Dioghenes ho Babylonios – Diogenes of Babylon or of Seleucia (c. 230 – c. 150/140 BC)

DIOGHENES HO BABYLONIOS is head of the Stoic school in Athens, and he is one of the three philosophers who go to Rome in 155 BC.

He writes many works, but none of his writings survives, except as quotations by later writers. Marcus Tullius Cicero calls Dioghenes “a great and important Stoic”. He is also in the writings of the Epicurean philosopher Philodemos (Philodemus of Gadara). These works appear in the papyrus rolls among the ruins of the Villa of the Papyri at Herculaneum, There, Dioghenes ho Babylonios emerges more frequently than any other philosopher besides Epicurus himself. This proves, with other corroborations, that Dioghenes ho Babylonios is head of the Stoic school in Athens.

He is the author of several works, of which, unfortunately, we know little more than the titles. We can mention “Dialektike Techne” (“Dialectic Art“), “Peri tou tes psyches hēgemonikou” (“On the ruling faculty of the soul“). Furtermore we know of “Peri phones” (“On speaking“), “Peri eugeneias” (“On noble birth“), “Peri nomon” (“On laws“).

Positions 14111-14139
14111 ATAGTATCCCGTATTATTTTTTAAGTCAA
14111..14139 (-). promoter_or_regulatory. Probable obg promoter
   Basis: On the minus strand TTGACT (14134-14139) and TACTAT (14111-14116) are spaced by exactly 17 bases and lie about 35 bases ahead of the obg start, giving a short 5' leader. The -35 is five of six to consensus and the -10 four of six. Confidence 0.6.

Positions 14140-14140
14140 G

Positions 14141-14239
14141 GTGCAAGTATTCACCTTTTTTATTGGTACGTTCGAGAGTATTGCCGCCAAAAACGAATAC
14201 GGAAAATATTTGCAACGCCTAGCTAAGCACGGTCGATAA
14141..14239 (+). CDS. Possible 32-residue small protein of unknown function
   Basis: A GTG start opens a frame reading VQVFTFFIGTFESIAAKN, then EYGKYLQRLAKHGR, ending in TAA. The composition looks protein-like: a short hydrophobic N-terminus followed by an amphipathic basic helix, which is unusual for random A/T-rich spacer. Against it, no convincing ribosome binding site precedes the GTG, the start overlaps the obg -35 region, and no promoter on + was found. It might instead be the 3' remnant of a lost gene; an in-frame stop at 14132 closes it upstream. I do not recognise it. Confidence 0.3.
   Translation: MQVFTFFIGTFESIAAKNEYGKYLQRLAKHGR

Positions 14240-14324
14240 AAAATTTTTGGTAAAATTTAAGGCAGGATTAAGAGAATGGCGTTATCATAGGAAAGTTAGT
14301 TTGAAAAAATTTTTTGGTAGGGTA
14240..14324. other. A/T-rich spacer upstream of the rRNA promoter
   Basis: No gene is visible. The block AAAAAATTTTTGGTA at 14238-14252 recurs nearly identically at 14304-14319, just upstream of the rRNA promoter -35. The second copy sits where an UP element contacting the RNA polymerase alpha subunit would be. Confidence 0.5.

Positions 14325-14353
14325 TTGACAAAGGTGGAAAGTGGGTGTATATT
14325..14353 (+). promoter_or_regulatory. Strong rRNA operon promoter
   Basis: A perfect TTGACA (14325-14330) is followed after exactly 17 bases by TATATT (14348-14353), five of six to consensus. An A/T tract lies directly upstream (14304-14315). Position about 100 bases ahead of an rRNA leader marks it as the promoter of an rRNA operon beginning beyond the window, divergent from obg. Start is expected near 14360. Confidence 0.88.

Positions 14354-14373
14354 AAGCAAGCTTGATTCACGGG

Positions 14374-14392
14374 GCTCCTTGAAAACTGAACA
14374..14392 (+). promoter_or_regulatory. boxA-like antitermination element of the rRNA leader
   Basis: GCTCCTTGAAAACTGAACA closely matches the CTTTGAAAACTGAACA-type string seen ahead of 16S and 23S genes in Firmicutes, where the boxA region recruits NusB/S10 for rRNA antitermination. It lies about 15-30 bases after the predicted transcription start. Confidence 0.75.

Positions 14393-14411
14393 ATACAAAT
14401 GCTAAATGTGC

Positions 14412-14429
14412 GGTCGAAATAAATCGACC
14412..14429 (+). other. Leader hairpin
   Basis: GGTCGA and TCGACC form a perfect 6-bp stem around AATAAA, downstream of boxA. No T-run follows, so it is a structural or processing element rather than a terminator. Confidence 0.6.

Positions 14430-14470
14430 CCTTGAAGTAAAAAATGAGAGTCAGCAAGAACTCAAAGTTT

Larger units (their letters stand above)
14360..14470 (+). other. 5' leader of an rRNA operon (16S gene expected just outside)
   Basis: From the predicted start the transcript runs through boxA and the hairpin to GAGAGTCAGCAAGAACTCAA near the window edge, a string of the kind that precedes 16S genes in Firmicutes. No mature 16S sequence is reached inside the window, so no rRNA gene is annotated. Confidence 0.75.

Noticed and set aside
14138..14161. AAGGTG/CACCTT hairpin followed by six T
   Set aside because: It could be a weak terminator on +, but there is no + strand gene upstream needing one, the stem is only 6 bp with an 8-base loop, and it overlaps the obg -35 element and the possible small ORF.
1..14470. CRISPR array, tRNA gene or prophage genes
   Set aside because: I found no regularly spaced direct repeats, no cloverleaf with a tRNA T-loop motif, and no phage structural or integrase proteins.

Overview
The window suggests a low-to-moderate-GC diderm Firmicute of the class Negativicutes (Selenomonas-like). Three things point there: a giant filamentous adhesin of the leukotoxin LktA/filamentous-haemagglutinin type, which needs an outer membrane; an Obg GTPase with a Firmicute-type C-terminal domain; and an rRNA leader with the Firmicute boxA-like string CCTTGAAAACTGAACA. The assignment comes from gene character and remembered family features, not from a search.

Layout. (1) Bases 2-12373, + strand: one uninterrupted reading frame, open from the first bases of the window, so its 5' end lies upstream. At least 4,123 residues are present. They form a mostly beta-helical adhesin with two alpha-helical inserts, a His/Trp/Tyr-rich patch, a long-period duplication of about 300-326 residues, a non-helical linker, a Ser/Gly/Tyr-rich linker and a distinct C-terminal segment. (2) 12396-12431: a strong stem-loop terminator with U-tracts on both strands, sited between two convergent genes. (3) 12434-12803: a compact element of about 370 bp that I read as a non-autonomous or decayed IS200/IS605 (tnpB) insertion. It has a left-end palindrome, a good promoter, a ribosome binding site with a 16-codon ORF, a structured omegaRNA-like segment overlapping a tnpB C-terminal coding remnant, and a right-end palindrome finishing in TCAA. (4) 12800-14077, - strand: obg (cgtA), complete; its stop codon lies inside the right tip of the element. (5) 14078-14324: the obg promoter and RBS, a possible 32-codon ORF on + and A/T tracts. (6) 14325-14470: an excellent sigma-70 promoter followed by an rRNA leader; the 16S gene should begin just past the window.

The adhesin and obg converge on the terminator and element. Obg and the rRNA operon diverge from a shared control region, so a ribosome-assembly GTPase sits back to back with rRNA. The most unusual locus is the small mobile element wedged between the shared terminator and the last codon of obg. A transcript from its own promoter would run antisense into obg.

It appears from Philodemos that he writes also “On Music” and “On Rhetoric“. Dioghenes maintains that music can calm the emotions. In addition he says that listening to music can cause harmony and proportion in the soul. Dioghenes believes that diet and exercise can make a healthy body. In the same way music can produce health to the mind and can heal psychological illnesses. Also, music easily pushes one to action. Dioghenes brings the example of the trumpet and other military instrument. They can prompt soldiers to bravery. Therefore, music is an art which leads to virtue.

There are passages in Marcus Tullius Cicero from which we understand that Dioghenes ho Babylonios writes on other subjects. For instance, he writes on themes such as duty and the highest good.